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New treatment could ‘protect against any strain of the flu’

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Posted April 30, 2014
New treatment could 'protect against any strain of the flu'
The new biologic (green) binding to the surface of cells (blue nuclei), protecting the cells from invasion by the influenza virus.

Scots scientists have developed a novel treatment that could protect against any strain of the flu.

It is hoped that the new development, led by researchers at the University of St Andrews, has the potential to guard against current, future and even pandemic strains of the virus.

In an international effort, the scientists involved say that the preventative treatment could be used as a ‘frontline defence’ before an effective flu vaccine is developed. Leading influenza experts say the new development is ‘very exciting and potentially of great importance in this era’.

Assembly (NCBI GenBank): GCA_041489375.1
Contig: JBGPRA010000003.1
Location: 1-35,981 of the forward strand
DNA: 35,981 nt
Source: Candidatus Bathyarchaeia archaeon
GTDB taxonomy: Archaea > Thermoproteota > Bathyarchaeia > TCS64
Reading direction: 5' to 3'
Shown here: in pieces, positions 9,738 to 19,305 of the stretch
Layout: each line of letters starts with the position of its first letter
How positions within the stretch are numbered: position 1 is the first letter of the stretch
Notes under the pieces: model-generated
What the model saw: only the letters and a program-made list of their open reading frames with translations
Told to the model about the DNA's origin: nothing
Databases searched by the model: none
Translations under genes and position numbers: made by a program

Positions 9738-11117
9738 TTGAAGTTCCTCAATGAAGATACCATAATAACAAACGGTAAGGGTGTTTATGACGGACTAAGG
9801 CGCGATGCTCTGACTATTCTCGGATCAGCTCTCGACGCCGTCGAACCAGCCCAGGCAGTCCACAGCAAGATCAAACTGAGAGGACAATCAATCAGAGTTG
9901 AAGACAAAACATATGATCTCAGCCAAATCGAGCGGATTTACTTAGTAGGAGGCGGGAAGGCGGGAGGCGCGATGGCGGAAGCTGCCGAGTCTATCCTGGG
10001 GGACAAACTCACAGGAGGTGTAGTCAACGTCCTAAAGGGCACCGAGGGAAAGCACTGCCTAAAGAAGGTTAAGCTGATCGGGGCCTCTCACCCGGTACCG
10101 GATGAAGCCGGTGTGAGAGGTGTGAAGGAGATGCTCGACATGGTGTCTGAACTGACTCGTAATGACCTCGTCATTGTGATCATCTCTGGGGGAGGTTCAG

The BBSRC and MRC-funded research was led by Professor Garry Taylor and Dr Helen Connaris in the Biomedical Sciences Research Complex at St Andrews. They said “We have developed an alternative host-targeted approach to prevent influenza by synthesising novel proteins, or biologics, that are designed to mask specific sugar molecules that line the respiratory tract.

“The , and indeed other respiratory pathogens, needs to bind to these sugars to gain entry to our cells to start the infection process.”

Read more at: MedicalXpress

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